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The year 1997 marks the 30th anniversary of the advent of the concept of common heritage of mankind in the domain of public interntional law. Since its emergence there has been controversey, confrontation and speculation on the subject. This is because it is a philosophical idea that questions the regimes of globally important resources regardless of their situation, and requires major changes in the world to apply its provisions.
This work is a critical re-examination of established principles and doctrines of classical law, sovereignty, equality, resource allocation and international personality. It aims to explore the legal theory and implication of the concept of the common heritage of mankind, addressing nearly all aspects of the concept in the light of experience of three decades.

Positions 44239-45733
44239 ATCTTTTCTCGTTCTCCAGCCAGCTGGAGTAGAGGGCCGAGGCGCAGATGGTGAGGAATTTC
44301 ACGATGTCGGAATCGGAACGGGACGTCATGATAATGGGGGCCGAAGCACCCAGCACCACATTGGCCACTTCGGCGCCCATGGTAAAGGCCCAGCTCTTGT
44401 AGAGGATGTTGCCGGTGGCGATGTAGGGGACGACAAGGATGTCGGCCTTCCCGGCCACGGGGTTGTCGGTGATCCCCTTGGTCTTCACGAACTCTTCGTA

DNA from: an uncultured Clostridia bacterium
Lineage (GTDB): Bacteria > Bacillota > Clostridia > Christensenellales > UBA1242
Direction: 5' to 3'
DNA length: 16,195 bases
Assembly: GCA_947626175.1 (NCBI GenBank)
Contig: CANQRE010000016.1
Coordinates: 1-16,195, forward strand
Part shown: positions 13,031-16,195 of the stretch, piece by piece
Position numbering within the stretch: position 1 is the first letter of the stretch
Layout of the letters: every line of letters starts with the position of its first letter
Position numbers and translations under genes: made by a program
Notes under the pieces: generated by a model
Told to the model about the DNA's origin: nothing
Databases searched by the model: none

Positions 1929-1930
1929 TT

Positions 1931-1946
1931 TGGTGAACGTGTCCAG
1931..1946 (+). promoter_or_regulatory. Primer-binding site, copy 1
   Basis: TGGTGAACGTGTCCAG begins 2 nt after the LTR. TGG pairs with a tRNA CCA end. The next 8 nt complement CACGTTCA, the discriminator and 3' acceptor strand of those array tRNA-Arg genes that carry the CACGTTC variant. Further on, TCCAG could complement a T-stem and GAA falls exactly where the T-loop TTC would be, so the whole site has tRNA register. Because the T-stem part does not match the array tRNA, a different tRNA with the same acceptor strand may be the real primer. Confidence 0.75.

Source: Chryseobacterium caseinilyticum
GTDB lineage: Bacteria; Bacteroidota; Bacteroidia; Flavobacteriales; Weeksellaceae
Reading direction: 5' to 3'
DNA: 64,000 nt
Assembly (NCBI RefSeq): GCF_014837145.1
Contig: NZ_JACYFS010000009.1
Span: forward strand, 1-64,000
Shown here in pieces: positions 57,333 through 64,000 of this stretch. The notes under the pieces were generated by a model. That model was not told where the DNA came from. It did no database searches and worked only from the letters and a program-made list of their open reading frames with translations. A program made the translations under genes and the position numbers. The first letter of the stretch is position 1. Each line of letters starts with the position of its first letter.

The author takes into account the elements of the common heritage concept in the field of jurisprudence, outer space law, the law of the sea, the law of Antarctica, international environmental law, human rights and general principles of public international law. It tries to develop a normative framework through which the concept may offer alternatives for the governance of the global commons.